Visitors ignore the rules. They pocket matte colours on Glass Beach.
This was a trash heap by the sea, then the slow Cuisinart throw
of the ebb and flow. Now, exceptionalists gather the brown, green, yellow
and blue glass stones with safely rounded edges. Some make jewelry

for profit. Some fill a bowl on their coffee tables. Some just want
a lucky stone for the pocket, a worry stone. She pretends she’s picking
one up to study it, pretends to show her friend, banking on my American

attention span. She pivots and pockets. Generations of sea glass hunters
have claimed the best. Now what’s left is small. This blue goes to Milwaukee,
a green one for Decatur. Amber glass earrings running errands in Bar Harbor.

Americans, wrens, raccoons and mammoths.

Glass Beach, Curio Coast. A contemporary pause, contemplating
a primitive century of pioneer factory workers and their glass trash, made
from sand, thrown to sand, ground by the beasty Pacific into future sand.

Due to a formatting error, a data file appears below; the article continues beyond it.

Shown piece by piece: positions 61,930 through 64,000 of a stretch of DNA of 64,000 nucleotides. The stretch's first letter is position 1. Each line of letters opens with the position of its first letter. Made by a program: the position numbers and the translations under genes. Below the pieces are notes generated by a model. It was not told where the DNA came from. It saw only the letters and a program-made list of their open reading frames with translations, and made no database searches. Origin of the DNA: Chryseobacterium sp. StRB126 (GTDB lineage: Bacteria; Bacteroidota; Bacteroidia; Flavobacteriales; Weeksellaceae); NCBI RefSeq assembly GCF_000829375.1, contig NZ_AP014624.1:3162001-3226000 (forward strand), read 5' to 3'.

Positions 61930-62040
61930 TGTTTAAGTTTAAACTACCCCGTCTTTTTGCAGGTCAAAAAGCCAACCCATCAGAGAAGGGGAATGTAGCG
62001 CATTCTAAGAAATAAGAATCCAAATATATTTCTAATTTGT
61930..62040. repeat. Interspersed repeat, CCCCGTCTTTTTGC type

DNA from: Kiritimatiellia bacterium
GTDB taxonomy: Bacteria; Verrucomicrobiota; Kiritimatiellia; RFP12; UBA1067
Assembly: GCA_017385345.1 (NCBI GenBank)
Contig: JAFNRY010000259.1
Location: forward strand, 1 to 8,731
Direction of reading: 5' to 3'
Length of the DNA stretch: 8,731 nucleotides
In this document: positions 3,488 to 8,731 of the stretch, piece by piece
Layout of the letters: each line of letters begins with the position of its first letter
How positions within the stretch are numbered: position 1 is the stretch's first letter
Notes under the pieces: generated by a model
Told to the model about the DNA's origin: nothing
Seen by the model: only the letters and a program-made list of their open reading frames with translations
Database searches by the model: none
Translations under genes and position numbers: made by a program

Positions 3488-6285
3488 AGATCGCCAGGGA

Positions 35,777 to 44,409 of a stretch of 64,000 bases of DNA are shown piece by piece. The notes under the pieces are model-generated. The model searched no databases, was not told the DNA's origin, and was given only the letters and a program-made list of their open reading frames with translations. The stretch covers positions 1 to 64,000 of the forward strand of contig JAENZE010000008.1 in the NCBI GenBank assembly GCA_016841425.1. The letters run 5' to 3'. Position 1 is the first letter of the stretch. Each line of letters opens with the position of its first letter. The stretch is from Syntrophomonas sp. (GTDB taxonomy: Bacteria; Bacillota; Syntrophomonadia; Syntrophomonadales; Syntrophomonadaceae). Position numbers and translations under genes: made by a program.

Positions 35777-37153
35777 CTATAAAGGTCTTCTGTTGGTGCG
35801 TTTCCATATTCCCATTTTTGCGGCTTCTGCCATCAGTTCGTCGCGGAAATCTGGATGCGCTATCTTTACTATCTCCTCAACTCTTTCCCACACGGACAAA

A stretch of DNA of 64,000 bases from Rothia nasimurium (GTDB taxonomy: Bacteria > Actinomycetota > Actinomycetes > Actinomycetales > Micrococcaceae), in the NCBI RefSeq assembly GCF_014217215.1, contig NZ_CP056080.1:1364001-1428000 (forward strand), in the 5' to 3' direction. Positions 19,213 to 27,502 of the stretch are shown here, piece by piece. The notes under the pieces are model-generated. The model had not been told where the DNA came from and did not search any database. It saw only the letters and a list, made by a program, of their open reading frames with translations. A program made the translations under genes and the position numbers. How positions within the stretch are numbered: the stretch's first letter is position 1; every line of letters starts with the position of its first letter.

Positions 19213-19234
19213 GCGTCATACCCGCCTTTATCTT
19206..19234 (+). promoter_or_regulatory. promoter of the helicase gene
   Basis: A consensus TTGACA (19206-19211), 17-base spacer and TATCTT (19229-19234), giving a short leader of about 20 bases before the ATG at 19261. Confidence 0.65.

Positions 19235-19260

For now, curious glass populates, a watercolor without plan, draws me
into surf and back to the wet gray squish. Mortar and pestle. Hammer and anvil.
When we are ground down, will any reflective life form glean from wet gray

that this, exceptionalism, was our slow grinding flaw? I map the coastline
of me and you, judging glass thieves, Malheur Refuge thieves, Standing Rock
thieves. There can be nothing that is for all of us if someone wants to profit.

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Image Credit:Jenn Zed
Wren Tuatha’s poetry has appeared or is upcoming in The Cafe Review, Canary, Coachella Review, Baltimore Review, Pirene’s Fountain, Loch Raven Review, Clover, Driftwood Press, Lavender Review, Autumn Sky Poetry Daily, Avatar Review, Bangalore Review, Burningword, and the anthology Grease and Tears. She’s best known for Wren and her partner, author/activist C.T. Lawrence Butler, herd skeptical goats on a mountain in California.

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